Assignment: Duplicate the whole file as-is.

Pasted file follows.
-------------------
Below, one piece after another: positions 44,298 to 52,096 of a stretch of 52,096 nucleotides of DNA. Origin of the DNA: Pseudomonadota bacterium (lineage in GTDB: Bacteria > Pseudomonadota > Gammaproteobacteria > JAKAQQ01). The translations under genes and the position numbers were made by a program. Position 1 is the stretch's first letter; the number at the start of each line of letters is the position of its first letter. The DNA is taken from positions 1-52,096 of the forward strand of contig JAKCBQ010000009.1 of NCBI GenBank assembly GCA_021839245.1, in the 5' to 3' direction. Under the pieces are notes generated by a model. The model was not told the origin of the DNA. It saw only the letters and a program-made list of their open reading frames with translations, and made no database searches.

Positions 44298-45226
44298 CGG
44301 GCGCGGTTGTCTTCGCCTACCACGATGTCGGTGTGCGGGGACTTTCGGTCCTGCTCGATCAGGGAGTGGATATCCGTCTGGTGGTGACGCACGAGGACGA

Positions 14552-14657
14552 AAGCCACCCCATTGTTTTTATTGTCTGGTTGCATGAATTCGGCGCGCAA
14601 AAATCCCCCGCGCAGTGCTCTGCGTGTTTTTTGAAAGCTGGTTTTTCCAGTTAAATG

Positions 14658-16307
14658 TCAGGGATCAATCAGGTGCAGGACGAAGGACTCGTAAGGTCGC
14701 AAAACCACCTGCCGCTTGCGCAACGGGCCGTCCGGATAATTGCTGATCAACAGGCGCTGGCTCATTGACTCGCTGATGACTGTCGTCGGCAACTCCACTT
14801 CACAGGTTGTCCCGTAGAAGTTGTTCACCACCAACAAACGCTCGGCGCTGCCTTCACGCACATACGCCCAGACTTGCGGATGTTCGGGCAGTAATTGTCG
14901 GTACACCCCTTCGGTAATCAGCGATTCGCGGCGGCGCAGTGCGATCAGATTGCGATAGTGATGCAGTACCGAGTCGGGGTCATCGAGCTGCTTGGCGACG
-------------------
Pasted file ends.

Below, one piece after another: positions 44,298 to 52,096 of a stretch of 52,096 nucleotides of DNA. Origin of the DNA: Pseudomonadota bacterium (lineage in GTDB: Bacteria > Pseudomonadota > Gammaproteobacteria > JAKAQQ01). The translations under genes and the position numbers were made by a program. Position 1 is the stretch's first letter; the number at the start of each line of letters is the position of its first letter. The DNA is taken from positions 1-52,096 of the forward strand of contig JAKCBQ010000009.1 of NCBI GenBank assembly GCA_021839245.1, in the 5' to 3' direction. Under the pieces are notes generated by a model. The model was not told the origin of the DNA. It saw only the letters and a program-made list of their open reading frames with translations, and made no database searches.

Positions 44298-45226
44298 CGG
44301 GCGCGGTTGTCTTCGCCTACCACGATGTCGGTGTGCGGGGACTTTCGGTCCTGCTCGATCAGGGAGTGGATATCCGTCTGGTGGTGACGCACGAGGACGA

Positions 14552-14657
14552 AAGCCACCCCATTGTTTTTATTGTCTGGTTGCATGAATTCGGCGCGCAA
14601 AAATCCCCCGCGCAGTGCTCTGCGTGTTTTTTGAAAGCTGGTTTTTCCAGTTAAATG

Positions 14658-16307
14658 TCAGGGATCAATCAGGTGCAGGACGAAGGACTCGTAAGGTCGC
14701 AAAACCACCTGCCGCTTGCGCAACGGGCCGTCCGGATAATTGCTGATCAACAGGCGCTGGCTCATTGACTCGCTGATGACTGTCGTCGGCAACTCCACTT
14801 CACAGGTTGTCCCGTAGAAGTTGTTCACCACCAACAAACGCTCGGCGCTGCCTTCACGCACATACGCCCAGACTTGCGGATGTTCGGGCAGTAATTGTCG
14901 GTACACCCCTTCGGTAATCAGCGATTCGCGGCGGCGCAGTGCGATCAGATTGCGATAGTGATGCAGTACCGAGTCGGGGTCATCGAGCTGCTTGGCGACG